SOCIAL Masters the Char--But Little Else--For Now
Photos by Jennifer Fedrizzi
SOCIAL (its CAPS, not ours) is not unlike every other new American restaurant I've seen open around these parts. Dish cloths are used as napkins. The burger is in the $10-to-$15 range. Fries are turned into poutine, and all of it is washed down by elaborate cocktails from a bar that looks as though it came from the set of Tombstone. Diners sit either on a hard wooden bench or a cold metal chair at long communal picnic tables. The music is, of course, always loud. But if you're there on a Saturday night, you'll barely hear anything, anyway, since everyone is shouting over it. Call it a gastropub, a tavern, a "kitchen with libations," an "eatery and drink"--whatever it is, I went in with the feeling I'd been to SOCIAL before. It looked, felt and tasted like Newport Beach's Bosscat, which also leans toward a Southern comfort-food menu.
But as familiar as everything was, SOCIAL sticks out. It's in a weathered strip mall that has a dollar store, a pool hall and a taquería--businesses in a neighborhood in which SOCIAL's mainly upmarket crowd wouldn't have any reason to be hanging around past sundown. And when my date and I made our way past groups of women who were disproportionately blond and men who seemed to prefer flannel as the garment of choice, we caught the two people who sat on either side of our reserved seats instinctively inching their purses closer as we got near. Was it our less-than-ivory complexions? Or did they just remember they surrendered their keys to the valet while a man who seemed to be shouting at the sky walked by on the sidewalk?
The servers should've put them at ease. A few rested their palms on my shoulder as they talked to me. Most were generally warm, even if one was befuddled when I asked what the shredded vegetable on my plate of crudo was. "Pickled apples," a manager told her when she asked. Later, I realized it was green papaya. It was written up on the specials board all along. It didn't matter, though: This thing they called a crudo wasn't one. The hamachi was in dice-sized cubes, tossed with the acidity from a lime cordial as dressing, then tangled among the green papaya shreds with peanuts, cilantro, sliced chiles and crispy fried shallots as garnish. If it was anything at all, it's a poke crossed with a ceviche crossed with a Thai salad. It was only when we finished it after a couple of forkfuls that we also realized it's kind of outrageous at $18 a pop.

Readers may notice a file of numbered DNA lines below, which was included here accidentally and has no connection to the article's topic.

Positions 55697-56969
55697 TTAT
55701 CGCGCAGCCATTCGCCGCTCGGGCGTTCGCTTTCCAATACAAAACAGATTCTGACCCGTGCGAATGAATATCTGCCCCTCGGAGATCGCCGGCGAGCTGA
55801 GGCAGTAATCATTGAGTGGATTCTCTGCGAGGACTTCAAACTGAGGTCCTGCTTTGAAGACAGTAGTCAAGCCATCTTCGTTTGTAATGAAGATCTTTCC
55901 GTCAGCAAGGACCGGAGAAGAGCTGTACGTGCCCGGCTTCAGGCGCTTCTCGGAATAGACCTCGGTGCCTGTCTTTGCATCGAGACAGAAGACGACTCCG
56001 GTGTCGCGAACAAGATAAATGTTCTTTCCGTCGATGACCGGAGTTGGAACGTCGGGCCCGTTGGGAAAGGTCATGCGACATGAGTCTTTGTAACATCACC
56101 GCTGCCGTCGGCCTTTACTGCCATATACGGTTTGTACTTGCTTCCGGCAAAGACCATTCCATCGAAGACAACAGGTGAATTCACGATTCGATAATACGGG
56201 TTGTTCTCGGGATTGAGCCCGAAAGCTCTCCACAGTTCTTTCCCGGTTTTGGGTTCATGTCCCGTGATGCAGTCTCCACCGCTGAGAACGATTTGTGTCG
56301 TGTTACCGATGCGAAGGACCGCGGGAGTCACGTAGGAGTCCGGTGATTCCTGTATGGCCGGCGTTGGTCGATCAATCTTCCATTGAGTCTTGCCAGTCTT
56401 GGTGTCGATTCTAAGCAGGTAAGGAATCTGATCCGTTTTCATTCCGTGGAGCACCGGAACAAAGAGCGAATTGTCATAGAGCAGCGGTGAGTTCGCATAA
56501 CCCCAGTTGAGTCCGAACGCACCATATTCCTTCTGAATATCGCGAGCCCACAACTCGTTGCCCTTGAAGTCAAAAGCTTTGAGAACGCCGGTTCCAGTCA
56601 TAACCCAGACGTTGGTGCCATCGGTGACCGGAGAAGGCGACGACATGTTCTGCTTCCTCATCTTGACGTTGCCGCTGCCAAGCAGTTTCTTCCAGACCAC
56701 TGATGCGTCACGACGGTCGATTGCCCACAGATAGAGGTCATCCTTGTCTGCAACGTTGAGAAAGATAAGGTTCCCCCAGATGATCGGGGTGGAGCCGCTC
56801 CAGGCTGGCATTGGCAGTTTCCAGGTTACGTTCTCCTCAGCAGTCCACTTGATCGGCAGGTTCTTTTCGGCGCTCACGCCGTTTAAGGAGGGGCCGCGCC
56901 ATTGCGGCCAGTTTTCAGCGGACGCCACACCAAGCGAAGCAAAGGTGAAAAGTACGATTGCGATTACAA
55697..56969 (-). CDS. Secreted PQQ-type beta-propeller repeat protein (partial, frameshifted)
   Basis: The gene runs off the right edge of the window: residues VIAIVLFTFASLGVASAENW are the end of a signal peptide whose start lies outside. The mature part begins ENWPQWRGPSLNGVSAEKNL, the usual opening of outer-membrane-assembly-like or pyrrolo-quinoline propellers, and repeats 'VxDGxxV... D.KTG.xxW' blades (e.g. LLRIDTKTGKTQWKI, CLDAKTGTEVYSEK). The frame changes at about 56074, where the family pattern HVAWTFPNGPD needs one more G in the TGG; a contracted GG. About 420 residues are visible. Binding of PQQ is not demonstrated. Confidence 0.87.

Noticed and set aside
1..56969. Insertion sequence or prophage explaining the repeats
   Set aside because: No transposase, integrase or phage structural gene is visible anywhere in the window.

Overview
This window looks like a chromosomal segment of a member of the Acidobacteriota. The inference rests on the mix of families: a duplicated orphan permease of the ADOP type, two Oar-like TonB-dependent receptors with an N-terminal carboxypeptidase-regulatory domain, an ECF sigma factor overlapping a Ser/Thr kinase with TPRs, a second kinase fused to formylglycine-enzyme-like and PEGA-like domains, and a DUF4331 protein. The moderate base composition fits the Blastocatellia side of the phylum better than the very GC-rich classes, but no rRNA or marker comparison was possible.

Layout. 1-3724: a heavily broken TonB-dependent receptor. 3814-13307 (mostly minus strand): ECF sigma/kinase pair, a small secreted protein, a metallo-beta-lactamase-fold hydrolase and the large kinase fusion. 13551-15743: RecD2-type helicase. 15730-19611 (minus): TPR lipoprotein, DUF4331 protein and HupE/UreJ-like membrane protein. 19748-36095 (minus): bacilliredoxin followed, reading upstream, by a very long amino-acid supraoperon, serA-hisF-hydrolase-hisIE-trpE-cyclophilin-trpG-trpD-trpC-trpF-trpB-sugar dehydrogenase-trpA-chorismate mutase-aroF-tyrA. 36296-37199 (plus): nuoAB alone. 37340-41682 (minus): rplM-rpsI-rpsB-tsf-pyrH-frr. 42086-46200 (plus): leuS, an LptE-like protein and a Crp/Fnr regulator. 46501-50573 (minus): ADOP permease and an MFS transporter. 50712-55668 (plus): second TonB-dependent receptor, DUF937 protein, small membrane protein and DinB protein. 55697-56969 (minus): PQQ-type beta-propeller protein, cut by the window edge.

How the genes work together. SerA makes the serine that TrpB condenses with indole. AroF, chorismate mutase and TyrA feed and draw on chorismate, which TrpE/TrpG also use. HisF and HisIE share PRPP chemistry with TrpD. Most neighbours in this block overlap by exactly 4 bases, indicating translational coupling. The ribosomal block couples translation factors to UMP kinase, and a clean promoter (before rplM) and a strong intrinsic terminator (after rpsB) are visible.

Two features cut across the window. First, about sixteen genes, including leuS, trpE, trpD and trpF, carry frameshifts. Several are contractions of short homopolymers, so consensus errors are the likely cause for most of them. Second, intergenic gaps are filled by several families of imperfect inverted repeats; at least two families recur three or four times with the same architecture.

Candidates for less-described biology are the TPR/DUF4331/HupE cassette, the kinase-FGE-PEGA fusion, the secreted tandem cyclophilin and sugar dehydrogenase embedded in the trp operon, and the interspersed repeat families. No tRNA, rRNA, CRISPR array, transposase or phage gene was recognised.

For the money, the other hamachi on special was better. Lacquered in a sticky soy caramel, it was a roasted collar with its skin crackly, served atop pickled wedges of persimmon and roasted potatoes that were themselves glazed in something sweet--a fully realized union of disparate flavors that worked. Too bad the meatiest part was still ice-cold raw. If I were at Sushi Town a block away, I'd send it back. But here, I wasn't so sure it wasn't on purpose. Judging from other dishes I tried, SOCIAL head cook, Jeffrey Boullt--previously the sous chef at Playground--seemed to know his way around roasting meat.
His best dish was the Akaushi skirt steak (a breed of American wagyu) he seared nearly black and blue. He embedded the slices in blubbery mashed potatoes before flavoring it with dollops of chile chimichurri and garlic chips. But it's how he's unafraid to let the bitterness of its charring dominate the plate that made it one of the best steaks I've had this year. The char was just as good on the extra colossal U-10 prawns in his shrimp and grits. Each shrimp was freckled with bits of soot--as essential a flavoring as salt. In fact, it distracted me from the pickled green tomatoes and Tasso ham in a dish that might have done better without them. But even his oysters were charbroiled just enough yet were still slurpable.
Since it didn't involve the charbroiler, it's perhaps understandable his weakest dish was the duck confit poutine. It's the exact kind of bland, boring, drab reinvention of poutine (Quebec's only notable export that's not Cirque du Soleil or Celine Dion) that food pundits and Canadians alike bemoan. The fries were limp, and the duck-meat gravy soaking it wasn't helped by a sunny-side-up egg that bogged it down more. The best part of the dish turned out to be the cheese curds, which weren't melted on top, but instead deep-fried tempura-style and existing almost as a separate dish on its own that tasted as though an unintentional Japanese agedashi tofu.
So should you go to SOCIAL? Yes, the menu is still evolving, and Boullt is just getting started--even if you feel as if you've been here before. And if you're not a gabacho and some blonde is scared by your swarthy appearance? Wave hello!
SOCIAL, 512 W. 19th St., Costa Mesa, (949) 642-2425; www.socialcostamesa.com. Open Tues.-Sat., 5 p.m.-2 a.m.; Sun., 11 a.m.-1 a.m. Dinner for two, $75-$100, food only. Full bar.
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